East Renfrewshire MP Paul Masterton slammed bank bosses over their reliance on the Post Office as justification for branch closures during a recent session of the Scottish Affairs Select Committee in Westminster.
As part of an ongoing inquiry into access for cash, Masterton and other members of the Committee questioned executives from Bank of Scotland, RBS, TSB and Clydesdale Bank.
With banks citing the availability of Post Office to customers following branch closures, Mr Masterton questioned what steps Banks were taking to ensure those Post Offices remain open. Mr Masterton hit out at the banks for failing to support the Post Office network, which provides basic banking services at a loss, pointing to the large number of local branch closures, which have left constituents without close access to a bank or a Post Office.
Mr Masterton’s questioning was initially met with silence from the Banks, who struggled to provide any answers.
Mr Masterton has proposed the introduction of ‘banking hubs’, where banks would share space to ensure continued presence in a community at lower cost. Where such hubs are provided via the Post Office, banks would need to provide adequate funding for the services being carried out on their behalf.
Paul Masterton, MP for East Renfrewshire commented:
“East Renfrewshire has been hit hard by Post Office closures, with many postmasters retiring or struggling to maintain their business. Banks seems to want the Post Office to do their jobs for them, but that has to be matched by a requirement to provide the funding for the services being provided on their behalf.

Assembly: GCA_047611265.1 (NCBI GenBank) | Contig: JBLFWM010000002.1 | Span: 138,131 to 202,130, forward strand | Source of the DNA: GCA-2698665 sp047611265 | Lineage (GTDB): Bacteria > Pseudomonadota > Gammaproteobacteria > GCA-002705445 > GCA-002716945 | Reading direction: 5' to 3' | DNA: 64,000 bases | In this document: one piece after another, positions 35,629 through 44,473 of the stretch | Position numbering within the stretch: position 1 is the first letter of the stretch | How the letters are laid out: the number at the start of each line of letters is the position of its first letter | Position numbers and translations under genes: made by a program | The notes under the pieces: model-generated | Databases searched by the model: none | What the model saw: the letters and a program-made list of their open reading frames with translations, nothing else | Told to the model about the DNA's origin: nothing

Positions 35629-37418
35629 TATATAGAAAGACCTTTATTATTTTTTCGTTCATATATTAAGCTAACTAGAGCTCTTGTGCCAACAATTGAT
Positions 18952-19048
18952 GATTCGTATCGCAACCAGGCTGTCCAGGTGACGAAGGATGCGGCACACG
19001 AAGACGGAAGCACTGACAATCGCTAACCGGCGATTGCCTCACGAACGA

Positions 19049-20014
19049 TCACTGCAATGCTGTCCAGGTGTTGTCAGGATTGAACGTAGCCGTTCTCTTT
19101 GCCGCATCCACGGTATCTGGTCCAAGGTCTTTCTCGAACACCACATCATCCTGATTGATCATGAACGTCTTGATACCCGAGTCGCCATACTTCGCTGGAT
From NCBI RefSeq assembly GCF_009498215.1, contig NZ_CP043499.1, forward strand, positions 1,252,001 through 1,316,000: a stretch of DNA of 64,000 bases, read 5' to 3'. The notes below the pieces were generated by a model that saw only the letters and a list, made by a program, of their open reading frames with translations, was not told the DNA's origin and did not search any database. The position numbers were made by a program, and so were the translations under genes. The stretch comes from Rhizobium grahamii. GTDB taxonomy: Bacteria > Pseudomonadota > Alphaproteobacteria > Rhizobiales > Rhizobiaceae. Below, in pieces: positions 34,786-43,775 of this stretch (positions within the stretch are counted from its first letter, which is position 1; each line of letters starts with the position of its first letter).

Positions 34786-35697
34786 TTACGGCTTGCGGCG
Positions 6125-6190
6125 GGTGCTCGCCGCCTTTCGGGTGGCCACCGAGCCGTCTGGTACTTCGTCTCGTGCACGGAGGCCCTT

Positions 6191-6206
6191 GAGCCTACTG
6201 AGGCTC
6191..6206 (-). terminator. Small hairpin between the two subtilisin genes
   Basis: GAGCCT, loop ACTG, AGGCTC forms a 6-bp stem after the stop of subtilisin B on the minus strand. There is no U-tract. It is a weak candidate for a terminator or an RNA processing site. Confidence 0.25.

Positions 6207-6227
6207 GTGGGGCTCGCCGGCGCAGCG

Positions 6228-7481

The Government owns the Post Office and needs to get tougher on banks now. The Post Office provides basic banking services at a loss, and it is not right that taxpayers are effectively subsiding the bank’s lack of branches.
Banks need to seriously look at co-sharing space to keep a local presence, or if they still want to pass the buck to the Post Office, the Government should make them responsible for setting up and funding ‘banking hubs’.
It is completely unacceptable for high street banks to rely on the Post Office network as justification for abandoning local communities, whilst doing nothing meaningful to ensure the continued survival of that network.
The embarrassed silence in response to my questioning said it all.”